In Oman, most of the thyroid cancer patients have living conditions in houses in much similar to our Indian Villages in the periphery to metropolitan cities. Thyroid cancer treatments were started in Oman in the Royal Hospital at 2006, as thyroid cancers form second leading cancer in female population following the breast cancer. As a conservative approach, from 2006 to 2019 in Oman, we followed a stipulation of 10 μSv/h (1 mR/h) for patient's discharge for thyroid cancer high-dose radioactive treatments. From the year 2020, this protocol is modified to 25 μSv/h (2.5 mR/h) as discharge limits. We increased discharge limit due to long waiting list and now we treat 4 patients/week on Mondays and Thursdays scheduling. All thyro-Toxicosis/Grave's disease patients received treatments with 555MBq (15 mCi) as outpatients for long time. However, they also received I-131 administration if they are from poor socioeconomic conditions or illiterate. 50 μSv/h (5 mR/h) is widely practiced as discharge limits for well-differentiated thyroid cancer treatments as per recommendations by many national regulatory authorities, including India. We are in the process of establishing radio-isotope therapy facilities in the remote northeastern part of India at Silchar, Assam; where the living conditions in families may be similar to Oman. Hence, there is a need to re-look at past values of patient's release conditions, for discharge stipulations in the light of American Thyroid Association Recommendations.[2] Clear understanding of health physics aspects based on the therapeutic use of I-131 over 8 decades will answer the question objectively to corroborate the experience to present problem.[1] This also will substantiate the existing international/national recommendations about statutory stipulations on hospitalization, monitoring, discharge of patients, and prevailing public dose at large, which covers relatives/caregivers of discharged patients at home.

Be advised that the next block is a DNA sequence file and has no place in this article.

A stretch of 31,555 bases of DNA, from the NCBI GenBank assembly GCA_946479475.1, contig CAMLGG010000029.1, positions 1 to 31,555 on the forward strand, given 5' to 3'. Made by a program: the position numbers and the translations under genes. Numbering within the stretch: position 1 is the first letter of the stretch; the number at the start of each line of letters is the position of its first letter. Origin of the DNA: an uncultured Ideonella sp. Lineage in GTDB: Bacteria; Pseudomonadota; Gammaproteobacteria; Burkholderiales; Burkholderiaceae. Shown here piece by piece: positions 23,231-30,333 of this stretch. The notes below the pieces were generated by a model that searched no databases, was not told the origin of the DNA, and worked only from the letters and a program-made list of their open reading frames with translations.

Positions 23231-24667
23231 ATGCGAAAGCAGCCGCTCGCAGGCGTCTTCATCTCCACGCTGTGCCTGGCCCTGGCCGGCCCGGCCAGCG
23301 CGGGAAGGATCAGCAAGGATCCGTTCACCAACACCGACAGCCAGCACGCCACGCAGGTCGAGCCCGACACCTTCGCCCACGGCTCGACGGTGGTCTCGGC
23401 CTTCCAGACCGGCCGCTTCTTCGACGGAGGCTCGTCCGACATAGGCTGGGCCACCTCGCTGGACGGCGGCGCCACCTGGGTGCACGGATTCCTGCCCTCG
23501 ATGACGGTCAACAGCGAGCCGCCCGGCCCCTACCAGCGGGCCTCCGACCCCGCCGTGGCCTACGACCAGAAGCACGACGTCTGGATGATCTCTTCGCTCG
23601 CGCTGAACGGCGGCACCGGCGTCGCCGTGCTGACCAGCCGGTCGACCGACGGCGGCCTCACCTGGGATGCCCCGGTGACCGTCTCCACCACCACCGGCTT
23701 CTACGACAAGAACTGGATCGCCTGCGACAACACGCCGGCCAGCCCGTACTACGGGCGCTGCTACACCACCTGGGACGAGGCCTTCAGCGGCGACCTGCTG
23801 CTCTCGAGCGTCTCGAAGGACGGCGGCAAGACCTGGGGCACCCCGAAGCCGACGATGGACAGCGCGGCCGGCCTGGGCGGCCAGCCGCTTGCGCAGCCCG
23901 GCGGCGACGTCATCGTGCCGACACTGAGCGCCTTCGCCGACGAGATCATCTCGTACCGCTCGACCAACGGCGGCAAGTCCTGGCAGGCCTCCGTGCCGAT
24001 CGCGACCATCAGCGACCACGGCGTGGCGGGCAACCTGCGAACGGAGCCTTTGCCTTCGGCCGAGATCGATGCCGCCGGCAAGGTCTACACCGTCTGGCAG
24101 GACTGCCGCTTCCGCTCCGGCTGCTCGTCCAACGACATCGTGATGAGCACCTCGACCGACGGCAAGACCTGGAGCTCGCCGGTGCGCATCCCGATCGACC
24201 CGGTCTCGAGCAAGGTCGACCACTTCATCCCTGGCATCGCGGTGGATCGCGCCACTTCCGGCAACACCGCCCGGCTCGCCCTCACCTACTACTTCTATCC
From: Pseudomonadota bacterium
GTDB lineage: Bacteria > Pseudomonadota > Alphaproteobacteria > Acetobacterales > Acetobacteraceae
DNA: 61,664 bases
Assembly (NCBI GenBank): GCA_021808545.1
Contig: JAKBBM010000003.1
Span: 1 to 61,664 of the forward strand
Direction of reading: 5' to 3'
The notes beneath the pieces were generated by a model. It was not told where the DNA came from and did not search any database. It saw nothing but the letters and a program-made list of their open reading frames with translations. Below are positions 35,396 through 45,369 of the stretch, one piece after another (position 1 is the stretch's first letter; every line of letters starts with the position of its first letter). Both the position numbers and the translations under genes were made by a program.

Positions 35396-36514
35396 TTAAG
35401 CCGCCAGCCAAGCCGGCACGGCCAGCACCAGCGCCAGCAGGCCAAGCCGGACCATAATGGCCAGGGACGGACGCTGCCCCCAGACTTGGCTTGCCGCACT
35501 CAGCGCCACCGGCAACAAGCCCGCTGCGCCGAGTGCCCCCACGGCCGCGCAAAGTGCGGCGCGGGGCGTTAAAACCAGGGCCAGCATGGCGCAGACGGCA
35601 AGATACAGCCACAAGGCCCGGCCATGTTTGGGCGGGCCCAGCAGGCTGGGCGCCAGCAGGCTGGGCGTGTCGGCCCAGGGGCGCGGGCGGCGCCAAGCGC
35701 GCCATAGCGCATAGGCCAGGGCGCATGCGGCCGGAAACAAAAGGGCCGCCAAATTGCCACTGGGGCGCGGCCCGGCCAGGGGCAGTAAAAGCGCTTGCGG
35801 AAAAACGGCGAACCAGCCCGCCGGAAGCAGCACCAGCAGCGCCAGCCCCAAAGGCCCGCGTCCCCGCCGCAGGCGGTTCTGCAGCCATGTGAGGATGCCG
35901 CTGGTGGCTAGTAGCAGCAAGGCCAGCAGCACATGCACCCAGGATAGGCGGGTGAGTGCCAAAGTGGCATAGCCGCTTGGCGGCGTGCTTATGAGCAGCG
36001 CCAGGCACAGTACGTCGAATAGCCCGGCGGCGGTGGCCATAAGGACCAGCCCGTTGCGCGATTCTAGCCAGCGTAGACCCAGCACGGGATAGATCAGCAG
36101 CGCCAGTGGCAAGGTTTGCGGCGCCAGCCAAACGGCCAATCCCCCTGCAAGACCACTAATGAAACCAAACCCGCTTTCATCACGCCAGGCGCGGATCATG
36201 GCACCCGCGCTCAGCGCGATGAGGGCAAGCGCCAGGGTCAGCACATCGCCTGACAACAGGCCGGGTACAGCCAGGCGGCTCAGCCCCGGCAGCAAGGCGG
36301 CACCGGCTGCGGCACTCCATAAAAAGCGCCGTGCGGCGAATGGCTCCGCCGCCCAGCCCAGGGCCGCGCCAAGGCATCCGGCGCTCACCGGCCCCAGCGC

Retention of Radioactive Body Burden during Hospitalization and Time of Discharge Top